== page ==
Tagged with margaret atwood

2014 in reading

I set out this year to make my reading a bit more diverse. I fell a tad short of my goal for women writers making only 39.6% when I was aiming for 40% but had 13.5% non-white. I ended up choosing my next book to read 10.8% of the time in pursuit of these numbers. I had 9.9% of my reading written by dead white men and 30.1% by non-US authors.

69.8% of the books I read were by authors new to me, and I’ve met 10.8% of the authors of the books I’ve read. 60.8% was fiction and 5.9% was poetry. 3.9% was in translation and 1% was in Spanish.

And now, my top books of the year:

Stone Mattress by Margaret Atwood
Great short stories by a master of the form. 

The Corpse Exhibition by Hassan Blasim
Magical realism and brutal realism in contemporary Iraq 

The Good Soldier by Ford Madox Ford 
I read this in college 25 years ago, coming back to it, I still love it. 

Mariette in Ecstasy by Ron Hansen
A great account of a mystical experience. 

The Instructions by Adam Levin
A work of pure genius. Once I finished, I went back to page one to read it again. 

The Library at Night by Alberto Manguel
A lyrical tribute to libraries of all kind. 

Superman: Red Son by Mark Millar, Dave Johnson, Killian Plunett, Andrew Robinson and Walden Wong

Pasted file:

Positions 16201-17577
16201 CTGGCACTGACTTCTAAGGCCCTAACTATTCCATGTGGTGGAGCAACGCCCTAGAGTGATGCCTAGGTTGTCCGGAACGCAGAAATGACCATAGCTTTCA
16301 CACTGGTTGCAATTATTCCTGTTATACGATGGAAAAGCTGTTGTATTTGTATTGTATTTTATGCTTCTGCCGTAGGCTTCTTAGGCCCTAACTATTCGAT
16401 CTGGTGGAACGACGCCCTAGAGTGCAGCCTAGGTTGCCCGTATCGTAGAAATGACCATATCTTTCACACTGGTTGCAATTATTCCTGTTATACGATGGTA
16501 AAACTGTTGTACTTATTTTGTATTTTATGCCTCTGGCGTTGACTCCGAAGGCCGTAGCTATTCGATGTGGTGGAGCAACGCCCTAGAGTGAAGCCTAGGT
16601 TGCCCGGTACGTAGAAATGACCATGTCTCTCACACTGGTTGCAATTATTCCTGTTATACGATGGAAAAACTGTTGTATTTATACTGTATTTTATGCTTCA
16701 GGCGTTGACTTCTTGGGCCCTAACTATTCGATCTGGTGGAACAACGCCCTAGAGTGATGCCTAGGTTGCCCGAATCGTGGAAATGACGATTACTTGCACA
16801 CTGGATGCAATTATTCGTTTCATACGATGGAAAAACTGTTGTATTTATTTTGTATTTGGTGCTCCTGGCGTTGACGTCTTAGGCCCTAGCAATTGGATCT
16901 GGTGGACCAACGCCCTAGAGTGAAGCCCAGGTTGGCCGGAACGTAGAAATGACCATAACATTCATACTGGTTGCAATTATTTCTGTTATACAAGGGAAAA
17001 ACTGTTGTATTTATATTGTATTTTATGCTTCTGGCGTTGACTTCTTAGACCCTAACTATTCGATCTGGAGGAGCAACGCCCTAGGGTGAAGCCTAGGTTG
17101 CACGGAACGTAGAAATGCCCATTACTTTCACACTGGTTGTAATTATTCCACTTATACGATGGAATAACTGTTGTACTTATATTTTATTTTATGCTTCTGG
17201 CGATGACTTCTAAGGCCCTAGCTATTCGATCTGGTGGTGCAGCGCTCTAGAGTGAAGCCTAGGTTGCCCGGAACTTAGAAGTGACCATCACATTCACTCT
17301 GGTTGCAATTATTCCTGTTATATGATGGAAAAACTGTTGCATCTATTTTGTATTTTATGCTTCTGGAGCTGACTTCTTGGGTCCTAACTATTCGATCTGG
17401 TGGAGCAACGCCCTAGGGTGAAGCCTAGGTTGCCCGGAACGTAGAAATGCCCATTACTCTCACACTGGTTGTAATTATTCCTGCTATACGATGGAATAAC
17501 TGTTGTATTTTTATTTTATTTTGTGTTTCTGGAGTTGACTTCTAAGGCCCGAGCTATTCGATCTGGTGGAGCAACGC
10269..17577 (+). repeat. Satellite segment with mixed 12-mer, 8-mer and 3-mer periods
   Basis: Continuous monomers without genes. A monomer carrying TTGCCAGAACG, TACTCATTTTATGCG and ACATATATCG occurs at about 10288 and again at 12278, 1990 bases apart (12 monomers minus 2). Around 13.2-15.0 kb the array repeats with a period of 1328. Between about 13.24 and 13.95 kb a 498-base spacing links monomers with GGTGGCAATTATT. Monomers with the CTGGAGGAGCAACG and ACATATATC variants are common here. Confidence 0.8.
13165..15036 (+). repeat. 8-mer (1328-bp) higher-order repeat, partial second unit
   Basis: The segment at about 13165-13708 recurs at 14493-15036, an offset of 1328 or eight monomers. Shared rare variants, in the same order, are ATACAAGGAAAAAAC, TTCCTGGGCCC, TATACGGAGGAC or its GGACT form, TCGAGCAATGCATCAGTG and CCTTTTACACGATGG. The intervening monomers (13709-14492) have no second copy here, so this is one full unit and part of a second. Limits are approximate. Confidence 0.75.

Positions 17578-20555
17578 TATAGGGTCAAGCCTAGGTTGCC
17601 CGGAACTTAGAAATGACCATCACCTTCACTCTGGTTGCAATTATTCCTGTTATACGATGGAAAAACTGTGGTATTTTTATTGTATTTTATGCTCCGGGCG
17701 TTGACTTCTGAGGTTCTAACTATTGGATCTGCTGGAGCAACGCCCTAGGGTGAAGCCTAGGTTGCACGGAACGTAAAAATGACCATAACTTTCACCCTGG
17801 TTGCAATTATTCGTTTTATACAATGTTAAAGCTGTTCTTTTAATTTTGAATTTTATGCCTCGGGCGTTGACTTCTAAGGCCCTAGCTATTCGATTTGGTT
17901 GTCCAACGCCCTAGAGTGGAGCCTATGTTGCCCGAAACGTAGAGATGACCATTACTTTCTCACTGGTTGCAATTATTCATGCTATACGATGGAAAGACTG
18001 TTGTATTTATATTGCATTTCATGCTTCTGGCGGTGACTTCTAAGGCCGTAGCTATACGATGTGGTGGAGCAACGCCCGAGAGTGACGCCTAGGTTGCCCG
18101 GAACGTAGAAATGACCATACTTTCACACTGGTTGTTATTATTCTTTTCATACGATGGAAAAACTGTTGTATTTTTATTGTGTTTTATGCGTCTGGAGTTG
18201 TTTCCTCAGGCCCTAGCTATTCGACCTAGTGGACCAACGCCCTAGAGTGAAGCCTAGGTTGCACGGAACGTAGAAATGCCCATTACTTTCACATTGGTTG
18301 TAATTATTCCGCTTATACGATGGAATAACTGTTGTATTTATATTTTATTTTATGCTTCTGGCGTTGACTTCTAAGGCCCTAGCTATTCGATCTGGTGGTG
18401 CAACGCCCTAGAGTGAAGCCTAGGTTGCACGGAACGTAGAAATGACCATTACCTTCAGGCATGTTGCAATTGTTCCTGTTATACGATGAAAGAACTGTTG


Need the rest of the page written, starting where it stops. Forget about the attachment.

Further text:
An alternate version of the Superman story done brilliantly. 

Boy, Snow, Bird by Helen Oyeyemi
A great investigation of identity and deception, 

The Year of What Now: Poems by Brian Russell
A beautiful depiction of painful experience through poetry, even more impressive in that it’s fiction!

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Beautiful sentences

They’d have a few trial runs, and if the kids from those didn’t measure up they’d recycle them for the parts, until at last they got something that fit all their specs—perfect in every way, not only a math whiz but beautiful as the dawn. Then they’d load this hypothetical wonder kid up with their bloated expectations until the poor tyke burst under the strain.
Margaret Atwood, Oryx and Crake.

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Beautiful sentences

Men can imagine their own deaths, they can see them coming, and the mere thought of impending death acts like an aphrodisiac. A dog or a rabbit doesn’t behave like that. Take birds—in a lean season they cut down on the eggs, or they won’t mate at all. They put their energy into staying alive themselves until times get better. But human beings hope they can stick their souls into someone else, some new version of themselves, and live on forever.
Margaret Atwood, Oryx and Crake.

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Beautiful sentences

Not that Snowman passes judgment. He knows how these things go, or used to go. He’s a grown-up now, with much worse things on his conscience. So who is he to blame them?
(He blames them.)
Margaret Atwood, Oryx and Crake.

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